My Name isAsher Lev

P. 3: Asher Lev

"As a matter of fact,observant Jews did not paint at all--in the way that I am painting. So strongwords are being written and spoken about me, myths are being generated: I am atraitor, an apostate, a self-hater, an inflicter of shame upon my family, myfriends, my people; also, I am a mocker of ideas sacred to Christians, ablasphemous manipulator of modes and forms revered by Gentiles for two thousandyears.

Well, I am none of these things.And yet, in all honesty, I confess that my accusers are not altogether wrong: Iam indeed, in some way, all of these things.

The fact is that gossip, rumors,mythmaking, and news stories are not appropriate vehicles for the communicationof nuances of truth, those subtle tonalities that are often the truly crucialelements in a causal chain."

P. 119: Asher Lev to. . .

"If You don't want me to usethe gift, why did You give it to me?"

P. 166-7: Asher Lev's father""An animal can't help it, " my father said. "Do youunderstand me, Asher? The Ribbono Shel Olom gave every man a will. Every man isresponsible for what he does, because he has a will and m that will he directshis life. There is no such thing as a man who can't help it.""

P. 218: Jacob Kahn "Listento me, Asher Lev. As an artist you are responsible to no one and to nothing,except to yourself and to the truth as you se it."

P. 226: Jacob Kahn "I sculptand paint to give permanence to my feelings about how terrible this world trulyis. Nothing is real to me except my own feelings; nothing is true except my ownfeelings as I seem them all around me in my sculptures and paintings. I know thesefeelings are true, because if they are not true they would make art that is asterrible as the world."

P. 244: Rebbe

"I have looked upon you as ason."

P. 284-5: Rebbe

"'Everything is in the handsof heaven, except the fear of heaven,'" he quoted. "What can I tellyou, my Asher? I do not know what the Master of the Universe has waiting forus. Certain things are given, and it is for man to use them to bring goodnessinto the world. The Master of the Universe gives us glimpses, and onlyglimpses. It is for us to open our eyes wide.". . . "Yes," hesaid. "I am certain you understand. I wish you a long and healthy life, myson. I give you my blessings for greatness in the world or art and greatness inthe world of your people.""

P. 304: AsherLev to his father

"Because I'm part of atradition, Papa. Mastery of the art form of the nude is very important to thattradition. Every artist who ever lived drew or painted the nude. . . . "Idont want to sit in a room painting for myself. I want to communicate what Ido. And I want critics to know I can do it." . . . "I respect you,Papa. But I cant respect your aesthetic blindness."

P. 324: AsherLev

I remembered my father during mymother's illness. He had been as torn by her illness as by his inability tojourneyed for the Rebbe. I had never been able to understand that torment. NowI wondered if journeying meant to him more than a way of bringing God into theworld. Was journeying an unknowing act of atonement? In the dim past, a villagehad burned to the ground and people had died. The Gemorra teaches us that a manwho slays another man slays not only one individual but all the children andchildren's children that individual might have brought into life. Traditionsare born by the power of an initial thrust that hurls acts and ideas across thecenturies. Had the death by fire of those individuals been such a thrust? Wasmy ancestor's act of atonement to extend thought all the generations of ourfamily line? Had he unwittingly transmitted the need for such an act to hischildren; had they transmitted it to their children?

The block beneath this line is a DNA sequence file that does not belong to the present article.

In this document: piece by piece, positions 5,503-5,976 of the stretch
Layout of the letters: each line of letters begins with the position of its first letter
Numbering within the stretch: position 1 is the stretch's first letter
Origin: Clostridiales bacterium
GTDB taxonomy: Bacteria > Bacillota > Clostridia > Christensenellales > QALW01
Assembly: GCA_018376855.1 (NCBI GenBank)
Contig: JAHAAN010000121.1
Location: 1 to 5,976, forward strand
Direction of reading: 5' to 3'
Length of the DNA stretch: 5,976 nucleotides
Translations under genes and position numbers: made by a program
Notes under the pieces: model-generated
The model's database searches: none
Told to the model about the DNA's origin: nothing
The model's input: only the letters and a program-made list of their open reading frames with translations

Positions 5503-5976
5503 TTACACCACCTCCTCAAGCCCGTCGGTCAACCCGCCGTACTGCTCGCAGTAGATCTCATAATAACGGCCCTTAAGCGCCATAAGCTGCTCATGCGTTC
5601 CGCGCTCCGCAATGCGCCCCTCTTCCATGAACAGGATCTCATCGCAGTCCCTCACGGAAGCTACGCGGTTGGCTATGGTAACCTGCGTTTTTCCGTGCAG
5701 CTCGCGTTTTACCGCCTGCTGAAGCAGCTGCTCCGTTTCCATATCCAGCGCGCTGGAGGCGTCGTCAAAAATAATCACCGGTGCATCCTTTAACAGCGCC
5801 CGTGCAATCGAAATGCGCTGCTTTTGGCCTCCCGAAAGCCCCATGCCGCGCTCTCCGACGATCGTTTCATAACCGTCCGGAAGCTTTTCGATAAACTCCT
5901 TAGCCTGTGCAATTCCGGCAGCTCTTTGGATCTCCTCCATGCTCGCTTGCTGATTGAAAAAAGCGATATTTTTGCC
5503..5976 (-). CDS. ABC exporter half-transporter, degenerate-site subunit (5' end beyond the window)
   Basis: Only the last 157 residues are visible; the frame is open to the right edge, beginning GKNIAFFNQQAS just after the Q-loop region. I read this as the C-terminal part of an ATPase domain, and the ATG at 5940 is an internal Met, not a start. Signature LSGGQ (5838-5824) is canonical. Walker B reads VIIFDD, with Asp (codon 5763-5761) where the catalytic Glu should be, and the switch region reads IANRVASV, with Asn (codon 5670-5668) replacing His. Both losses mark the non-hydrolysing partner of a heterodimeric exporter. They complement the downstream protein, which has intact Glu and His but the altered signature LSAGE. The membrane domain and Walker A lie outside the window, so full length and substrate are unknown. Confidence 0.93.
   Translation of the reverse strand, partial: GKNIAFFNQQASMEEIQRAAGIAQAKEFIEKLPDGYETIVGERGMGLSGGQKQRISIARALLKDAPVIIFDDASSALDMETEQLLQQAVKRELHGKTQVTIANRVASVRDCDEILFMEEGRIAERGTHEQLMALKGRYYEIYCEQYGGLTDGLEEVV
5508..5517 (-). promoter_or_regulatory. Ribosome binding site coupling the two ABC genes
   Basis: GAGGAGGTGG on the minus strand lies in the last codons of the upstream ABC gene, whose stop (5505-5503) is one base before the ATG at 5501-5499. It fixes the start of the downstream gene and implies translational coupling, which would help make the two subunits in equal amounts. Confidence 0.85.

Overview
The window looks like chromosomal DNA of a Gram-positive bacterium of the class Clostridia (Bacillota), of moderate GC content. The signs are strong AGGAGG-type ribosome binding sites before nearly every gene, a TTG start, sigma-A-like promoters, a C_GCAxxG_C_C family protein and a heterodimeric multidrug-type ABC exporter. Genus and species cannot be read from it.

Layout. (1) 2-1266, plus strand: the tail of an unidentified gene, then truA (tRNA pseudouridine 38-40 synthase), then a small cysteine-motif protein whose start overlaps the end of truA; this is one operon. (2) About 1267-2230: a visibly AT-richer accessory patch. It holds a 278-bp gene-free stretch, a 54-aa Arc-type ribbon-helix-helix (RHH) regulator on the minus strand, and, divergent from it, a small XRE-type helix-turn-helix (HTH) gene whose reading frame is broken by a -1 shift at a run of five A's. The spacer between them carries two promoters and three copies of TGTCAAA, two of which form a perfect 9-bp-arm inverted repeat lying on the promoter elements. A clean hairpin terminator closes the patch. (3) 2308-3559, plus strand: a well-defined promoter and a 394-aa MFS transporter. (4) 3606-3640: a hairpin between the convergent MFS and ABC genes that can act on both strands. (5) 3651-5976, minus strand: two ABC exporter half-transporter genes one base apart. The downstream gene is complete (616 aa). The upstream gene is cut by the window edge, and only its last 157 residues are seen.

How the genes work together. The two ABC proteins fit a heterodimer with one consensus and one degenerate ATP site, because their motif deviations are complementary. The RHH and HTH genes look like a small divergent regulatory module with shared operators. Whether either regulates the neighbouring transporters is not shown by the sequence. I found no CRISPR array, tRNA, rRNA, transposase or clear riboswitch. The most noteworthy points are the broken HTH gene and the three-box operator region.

P. 328: AsherLev

Yes, I could have decided not todo it. Who would have known? Would it have made a difference to anyone in theworld that I had felt a sense of incompleteness about a painting? Who wouldhave cared about my silent cry of fraud? Only Jacob Kahn, and perhaps one ortwo others, might have sensed it incompleteness. And even they could never haveknown how incomplete it truly was, for by itself it was a good painting. Only Iwould have known.

P. 348: Asher Lev's father It'sdifficult for your father to hate something the world seems to value so much.

P. 348: AsherLev's mother

"Your father asked me totalk to you Asher.". . . "We know the girl's family, Asher." . .. "We met them in Paris. It's a fine family, Asher. Your father asked meto tell you that he would give you his blessing."


The following quotations havebeen suggested by Catherine Preus (editionunknown).

            Iwould not be a whore to my own existence. p312

It is both a weakness and a strength to be sostubborn. p262

You and your father are twodifferent natures. There is nothing to be done about it, Asher Lev...Do nottry to understand.  Become a great artist.  That is the only way tojustify what you are doing to everyone's life. p264


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